Why I do not believe in HLS

Focusing on the algorithmic level and leaving RTL implementation to the software is definitely a good idea, but the task is much more ambitious than to try to replace GCC or GNU/Linux operating system that even most proprietary and encryption-loving companies have to use. The gap between the algorithms and RTL code is wider than between the C code and the Assembler for the CPU, regardless of some nice demos with the Sobel filter applied to the live video stream or similar simple processing.

One of the major handicaps of the existing approach is an obsession with making modern reprogrammable FPGA code mimic the fixed-function hardware integrated circuits popular in the last century. To be software-like is much more powerful than to look like some old hardware. It is sure that separation of the application levels, use of the standard APIs are important, but it is most beneficial in the mature areas. In the new ones I consider it to be a beauty of coding to be able to freely cross any implementation levels, break some good programming practices, adjust it here and there, redesign and start over, balance overall performance and structure to create something new. Features and interfaces freeze will come later.

So what to use instead?

I do not yet know what it should be exactly, but I would borrow Python decorators and functionality of Verilog generate operators. Instead of just instantiating “black boxes” with rigid interfaces – allow the wrapper code (both automatically generated and hand-crafted) to get inside the instantiated modules code and modify it for the particular instances. “Decoration” meaning generation of the modified module code for the specific instances. Something like programmatic parametrization (modifying code, not just the parameter values, even those that direct generate operators).

Elphel FPGA code is source code based, there are zero of the “black boxes” in the design. And as all the code (109579 lines of it) is available it is accessible for the software too, and “robots” can analyze it and make it easier to manage. We would like to have them as “helpers” not as “wizards” who can offer just a few choices among the pre-programmed options.

To some extend we already do have such “helpers” – our current Python code “understands” Verilog parameter definitions in the source code, including some calculations of the derivative ones. That makes it possible for the Python programs running in the camera to use the same register addresses and bit fields as defined for the FPGA code implemented in the current bitstream.

When the cameras became capable of running FPGA code controlled by the Python program and we were ready to develop kernel drivers, we added extra functionality to the existing Python code. Now it is able not just to read Verilog parameters for itself, but also to generate C code to facilitate drivers development. This converter is not a compiler-like program that takes Verilog input and generates C header files. It is still a human-coded program that retrieves the parameters values from the Verilog code and helps developer by using familiar content-assist functionality of the IDE, detects and flags misspelled parameter names in PyDev (Eclipse IDE plugin for Python), re-generates output when the Verilog source is modified.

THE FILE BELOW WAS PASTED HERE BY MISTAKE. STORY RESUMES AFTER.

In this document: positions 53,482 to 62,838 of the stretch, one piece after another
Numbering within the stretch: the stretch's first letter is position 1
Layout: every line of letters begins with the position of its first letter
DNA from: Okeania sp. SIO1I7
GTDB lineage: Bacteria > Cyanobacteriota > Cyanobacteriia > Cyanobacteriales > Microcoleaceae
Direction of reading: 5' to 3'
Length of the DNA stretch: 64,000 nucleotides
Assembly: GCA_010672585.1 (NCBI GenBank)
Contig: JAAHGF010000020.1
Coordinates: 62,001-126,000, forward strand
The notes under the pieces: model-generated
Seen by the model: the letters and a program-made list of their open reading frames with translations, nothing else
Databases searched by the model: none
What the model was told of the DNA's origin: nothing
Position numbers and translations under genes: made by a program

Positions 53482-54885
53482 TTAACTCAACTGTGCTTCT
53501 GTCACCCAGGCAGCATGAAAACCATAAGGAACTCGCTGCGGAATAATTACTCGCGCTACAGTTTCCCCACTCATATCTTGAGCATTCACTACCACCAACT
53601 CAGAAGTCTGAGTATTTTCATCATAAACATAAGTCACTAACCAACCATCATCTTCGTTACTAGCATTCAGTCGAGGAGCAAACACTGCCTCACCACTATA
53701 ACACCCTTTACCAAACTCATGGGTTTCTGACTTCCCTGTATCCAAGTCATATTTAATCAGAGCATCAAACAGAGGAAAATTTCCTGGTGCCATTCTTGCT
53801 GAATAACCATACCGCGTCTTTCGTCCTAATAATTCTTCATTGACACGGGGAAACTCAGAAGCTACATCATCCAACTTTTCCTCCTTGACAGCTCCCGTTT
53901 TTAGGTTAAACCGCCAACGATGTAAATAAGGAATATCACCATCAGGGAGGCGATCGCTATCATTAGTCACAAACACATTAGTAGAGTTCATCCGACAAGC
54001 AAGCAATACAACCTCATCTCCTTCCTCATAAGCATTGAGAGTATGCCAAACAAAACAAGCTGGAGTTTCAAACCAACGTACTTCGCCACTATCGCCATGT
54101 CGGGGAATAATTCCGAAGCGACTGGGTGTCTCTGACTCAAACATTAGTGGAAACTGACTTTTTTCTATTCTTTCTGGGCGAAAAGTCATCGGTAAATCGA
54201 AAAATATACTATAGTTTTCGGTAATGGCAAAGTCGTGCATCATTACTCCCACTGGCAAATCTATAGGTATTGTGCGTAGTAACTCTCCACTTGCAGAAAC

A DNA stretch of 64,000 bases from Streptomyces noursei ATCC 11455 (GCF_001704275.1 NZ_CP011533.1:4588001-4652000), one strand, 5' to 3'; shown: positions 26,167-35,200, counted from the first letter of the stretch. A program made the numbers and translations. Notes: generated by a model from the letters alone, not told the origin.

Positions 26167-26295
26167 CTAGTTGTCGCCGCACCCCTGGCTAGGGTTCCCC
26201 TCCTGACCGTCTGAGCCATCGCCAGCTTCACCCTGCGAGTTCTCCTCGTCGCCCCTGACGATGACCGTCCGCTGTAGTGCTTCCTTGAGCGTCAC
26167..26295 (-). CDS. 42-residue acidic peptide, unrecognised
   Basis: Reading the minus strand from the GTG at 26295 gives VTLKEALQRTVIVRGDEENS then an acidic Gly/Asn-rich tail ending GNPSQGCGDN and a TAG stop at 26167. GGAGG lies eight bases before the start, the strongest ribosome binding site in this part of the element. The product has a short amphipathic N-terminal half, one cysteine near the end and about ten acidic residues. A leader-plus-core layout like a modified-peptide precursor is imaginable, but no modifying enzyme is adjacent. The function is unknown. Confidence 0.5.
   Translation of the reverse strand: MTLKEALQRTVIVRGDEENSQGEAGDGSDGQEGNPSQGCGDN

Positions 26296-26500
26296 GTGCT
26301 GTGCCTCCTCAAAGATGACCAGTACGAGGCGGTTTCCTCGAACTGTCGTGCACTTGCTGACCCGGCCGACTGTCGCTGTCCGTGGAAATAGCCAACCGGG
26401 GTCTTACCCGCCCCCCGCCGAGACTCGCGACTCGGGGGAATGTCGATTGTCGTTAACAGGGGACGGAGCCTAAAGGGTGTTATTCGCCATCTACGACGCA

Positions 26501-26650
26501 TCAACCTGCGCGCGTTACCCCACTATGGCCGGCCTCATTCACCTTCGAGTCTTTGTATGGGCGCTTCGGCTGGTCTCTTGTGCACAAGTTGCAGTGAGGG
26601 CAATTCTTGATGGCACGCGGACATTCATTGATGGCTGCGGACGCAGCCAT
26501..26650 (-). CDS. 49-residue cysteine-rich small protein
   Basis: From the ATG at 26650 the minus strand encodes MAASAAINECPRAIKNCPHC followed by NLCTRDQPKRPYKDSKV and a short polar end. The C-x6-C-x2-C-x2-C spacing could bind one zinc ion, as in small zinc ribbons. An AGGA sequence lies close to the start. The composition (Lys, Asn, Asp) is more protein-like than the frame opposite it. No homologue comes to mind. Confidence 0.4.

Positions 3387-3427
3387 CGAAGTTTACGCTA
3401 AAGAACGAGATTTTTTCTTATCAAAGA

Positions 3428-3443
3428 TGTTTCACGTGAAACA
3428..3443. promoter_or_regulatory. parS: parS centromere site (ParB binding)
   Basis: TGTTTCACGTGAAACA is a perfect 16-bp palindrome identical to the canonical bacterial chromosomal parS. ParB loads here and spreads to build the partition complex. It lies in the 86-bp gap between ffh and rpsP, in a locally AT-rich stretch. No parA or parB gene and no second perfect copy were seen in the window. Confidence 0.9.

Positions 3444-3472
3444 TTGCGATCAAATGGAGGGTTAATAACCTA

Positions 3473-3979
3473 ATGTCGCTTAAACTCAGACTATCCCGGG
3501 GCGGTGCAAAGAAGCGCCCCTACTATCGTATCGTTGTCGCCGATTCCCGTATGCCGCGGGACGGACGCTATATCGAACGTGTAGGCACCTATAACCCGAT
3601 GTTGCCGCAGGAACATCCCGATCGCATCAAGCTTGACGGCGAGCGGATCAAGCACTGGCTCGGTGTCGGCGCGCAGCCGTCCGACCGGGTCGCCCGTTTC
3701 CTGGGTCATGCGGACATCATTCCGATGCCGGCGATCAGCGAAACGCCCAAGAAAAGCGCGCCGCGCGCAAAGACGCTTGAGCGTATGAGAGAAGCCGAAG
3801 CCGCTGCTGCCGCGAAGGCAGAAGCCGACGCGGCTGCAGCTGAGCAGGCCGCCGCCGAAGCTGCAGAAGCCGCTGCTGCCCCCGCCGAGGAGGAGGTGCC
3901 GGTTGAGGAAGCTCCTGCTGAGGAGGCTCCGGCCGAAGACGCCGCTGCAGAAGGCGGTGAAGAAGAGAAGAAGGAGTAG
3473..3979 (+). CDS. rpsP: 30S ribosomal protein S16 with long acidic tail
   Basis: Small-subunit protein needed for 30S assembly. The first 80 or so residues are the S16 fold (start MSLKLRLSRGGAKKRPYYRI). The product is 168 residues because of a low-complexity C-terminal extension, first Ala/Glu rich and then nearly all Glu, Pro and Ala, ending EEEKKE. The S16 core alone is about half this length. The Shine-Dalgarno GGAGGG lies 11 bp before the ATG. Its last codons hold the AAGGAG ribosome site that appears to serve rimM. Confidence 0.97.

We also used Python to generate Verilog code for AHCI implementation, it seemed more convenient than native Verilog generate. Wrapping Verilog in Python and generating clean (for human analysis) Verilog code that can be used in wave viewer and in implementation tools timing analysis. It will be quite natural to make the Python programs understand more of Verilog code and help us manage the structure, generate matching constraints files that FPGA implementation tools require in addition to the HDL code. FPGA professionals probably use TCL scripts for that, it may be a nice language but I never used it outside of the FPGA scripting, so it is always a problem for me to recall how to use it when coming back to FPGA coding after long interruptions.

I did look at MyHDL of course, but it is not exactly what I need. MyHDL tries to replace Verilog completely and the structural modeling part of it suffers from the focus on RTL. I just want Python to help me with Verilog code, not to replace it (similar to how I do not think that Verilog is the best language to simulate CPU activities). I love Cocotb more – even its gentle name (COroutine based COsimulation) tells me that it is not “instead of” but “in addition to”. Cocotb does not have a ready solution for this project either (it was never a goal of this program) so here is an interesting project to implement.

There are several specific cases that I would like to be handled by the implementation.

  • add new functionally horizontal connections in a clean way between hierarchical objects: add outputs all the way up to the common parent module, wires at the top, and then inputs all the way down to the destination. Of course it is usually better to avoid such extra connections, but their traces in module ports help to keep them under control. Such connections may be just temporary and later removed, or be a start of adding new functionality to the involved modules.
  • generate a low footprint debug network to selected hierarchical modules and generate target Python code to probe/modify registers through this network accessing data by the HDL hierarchical names.
  • control the destiny of the decorators – either keep them as separate pieces of code or merge with the original source and make the result HDL code a new “co-designed” source.

And this is what I plan to start with (in parallel to adding new Verilog code). Try to combine existing pieces of the solution and make it a complete one.